Eclectic entrepreneur Elon Musk sure had plenty of things to say on Twitter late last week and into the weekend, what with spilling more details about Tesla's eagerly anticipated electric-vehicle-for-the-rest-of-us Model 3 (there's even a video) and hinting that homeowners may be able start ordering SolarCity's solar-integrated roof shingles as early as next month. One thing you won't hear him championing is the unfettered rise of artificial intelligence, which he once described as the "biggest existential threat" to humankind.
Musk's prejudice prompted him to donate millions to the ethics think tank OpenAI—and it's why he's urging other billionaire techies like Facebook's Mark Zuckerberg and Alphabet's Larry Page to proceed with caution on their myriad of machine learning and robotics experiments. OpenAI is both an ethics and a research institution. Its mandate (plucked from its website): "Because of AI's surprising history, it's hard to predict when human-level AI might come within reach. When it does, it'll be important to have a leading research institution which can prioritize a good outcome for all over its own self-interest."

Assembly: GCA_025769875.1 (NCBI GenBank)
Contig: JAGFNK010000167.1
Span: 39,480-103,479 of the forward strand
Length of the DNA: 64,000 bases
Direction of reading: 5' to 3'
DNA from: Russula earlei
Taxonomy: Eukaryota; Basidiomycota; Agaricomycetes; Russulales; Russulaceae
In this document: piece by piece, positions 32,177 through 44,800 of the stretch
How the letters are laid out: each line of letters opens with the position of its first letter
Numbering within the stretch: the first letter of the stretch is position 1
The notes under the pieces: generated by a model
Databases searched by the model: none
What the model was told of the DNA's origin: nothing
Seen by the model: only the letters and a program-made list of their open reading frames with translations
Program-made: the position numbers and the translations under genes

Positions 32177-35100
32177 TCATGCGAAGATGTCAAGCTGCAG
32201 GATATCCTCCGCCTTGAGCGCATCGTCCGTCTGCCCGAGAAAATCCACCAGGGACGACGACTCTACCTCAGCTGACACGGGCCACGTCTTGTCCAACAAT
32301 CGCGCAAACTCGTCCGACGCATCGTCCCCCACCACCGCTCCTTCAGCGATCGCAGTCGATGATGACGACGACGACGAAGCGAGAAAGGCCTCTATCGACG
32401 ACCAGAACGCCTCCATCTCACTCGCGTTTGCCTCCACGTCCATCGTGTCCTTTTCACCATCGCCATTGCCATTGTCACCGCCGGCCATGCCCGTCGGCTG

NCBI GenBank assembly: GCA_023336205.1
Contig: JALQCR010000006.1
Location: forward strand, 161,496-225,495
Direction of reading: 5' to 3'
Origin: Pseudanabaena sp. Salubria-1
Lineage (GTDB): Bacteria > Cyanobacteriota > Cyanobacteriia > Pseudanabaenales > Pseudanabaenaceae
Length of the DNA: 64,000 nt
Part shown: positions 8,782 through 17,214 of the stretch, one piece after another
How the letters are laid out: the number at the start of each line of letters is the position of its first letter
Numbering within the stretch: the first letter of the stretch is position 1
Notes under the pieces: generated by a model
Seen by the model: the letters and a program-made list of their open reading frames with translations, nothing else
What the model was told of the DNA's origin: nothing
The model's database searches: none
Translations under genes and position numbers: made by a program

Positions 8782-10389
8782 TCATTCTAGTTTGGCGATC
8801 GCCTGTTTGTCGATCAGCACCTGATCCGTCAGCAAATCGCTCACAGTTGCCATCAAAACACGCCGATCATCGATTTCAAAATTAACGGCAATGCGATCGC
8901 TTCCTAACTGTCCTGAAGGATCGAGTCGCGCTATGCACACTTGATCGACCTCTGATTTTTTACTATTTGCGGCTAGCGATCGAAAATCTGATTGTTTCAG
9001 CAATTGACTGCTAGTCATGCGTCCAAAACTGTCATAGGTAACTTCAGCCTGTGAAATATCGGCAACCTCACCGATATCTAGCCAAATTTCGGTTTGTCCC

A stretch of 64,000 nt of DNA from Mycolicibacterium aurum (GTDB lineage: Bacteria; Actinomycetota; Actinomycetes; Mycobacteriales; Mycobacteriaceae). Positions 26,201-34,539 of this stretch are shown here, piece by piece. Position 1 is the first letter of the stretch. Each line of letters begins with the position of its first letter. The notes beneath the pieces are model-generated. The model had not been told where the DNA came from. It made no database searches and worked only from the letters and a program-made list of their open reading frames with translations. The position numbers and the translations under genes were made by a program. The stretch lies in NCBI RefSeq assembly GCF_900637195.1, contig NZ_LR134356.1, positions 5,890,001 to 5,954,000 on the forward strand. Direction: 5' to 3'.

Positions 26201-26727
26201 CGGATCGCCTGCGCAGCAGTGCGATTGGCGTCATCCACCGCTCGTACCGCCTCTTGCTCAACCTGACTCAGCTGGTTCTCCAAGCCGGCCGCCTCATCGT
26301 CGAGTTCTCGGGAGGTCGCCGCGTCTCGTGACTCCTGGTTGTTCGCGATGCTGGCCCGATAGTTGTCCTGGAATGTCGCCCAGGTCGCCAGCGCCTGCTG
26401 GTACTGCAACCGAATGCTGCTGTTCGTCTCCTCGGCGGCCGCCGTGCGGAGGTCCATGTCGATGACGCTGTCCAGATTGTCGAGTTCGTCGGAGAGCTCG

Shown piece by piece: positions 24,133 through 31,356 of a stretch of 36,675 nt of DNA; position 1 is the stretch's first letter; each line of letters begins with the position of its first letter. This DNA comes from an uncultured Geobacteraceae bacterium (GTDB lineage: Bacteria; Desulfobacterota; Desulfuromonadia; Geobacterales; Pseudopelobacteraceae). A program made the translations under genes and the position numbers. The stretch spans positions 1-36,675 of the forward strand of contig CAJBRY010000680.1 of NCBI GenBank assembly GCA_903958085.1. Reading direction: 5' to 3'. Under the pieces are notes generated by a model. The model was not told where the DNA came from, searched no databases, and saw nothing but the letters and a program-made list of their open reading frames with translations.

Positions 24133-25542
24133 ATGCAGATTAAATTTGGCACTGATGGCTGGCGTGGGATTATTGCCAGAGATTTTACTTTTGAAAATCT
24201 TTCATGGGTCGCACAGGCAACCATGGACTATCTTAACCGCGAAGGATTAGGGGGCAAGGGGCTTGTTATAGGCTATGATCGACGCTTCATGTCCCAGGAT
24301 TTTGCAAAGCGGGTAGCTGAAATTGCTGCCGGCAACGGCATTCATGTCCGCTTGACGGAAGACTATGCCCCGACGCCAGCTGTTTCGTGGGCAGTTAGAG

For more insight into Musk's motivation, I recommend Maureen Dowd's treatise in the latest issue of Vanity Fair. Ostensibly, her article is about Musk, but she also does a masterful job of revealing where noted AI enthusiasts stand on the ethics debate. For example, Ray Kurzweil, who writes often about the coming merger of man and machine as part of his "Singularity" thesis, says "both the promise and peril are deeply intertwined."
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My gut reaction after reading Dowd's feature was this: Methinks Musk doth protest too much. After all, Tesla's autonomous vehicles are inherently dependent on machine learning software. Ditto, the rockets being developed by his SpaceX venture. Or as newly unemployed AI expert Andrew Ng, who quit his job at Baidu last week, told her: "I think it’s fascinating that in a rather short period of time he’s inserted himself into the conversation on A.I. I think he sees accurately that A.I. is going to create tremendous amounts of value.”
Is Musk really that frightened or is he just putting on a show to stoke our innate paranoia about smart machines? I'm not sure the answer really matters. Either way, he's raising our collective consciousness.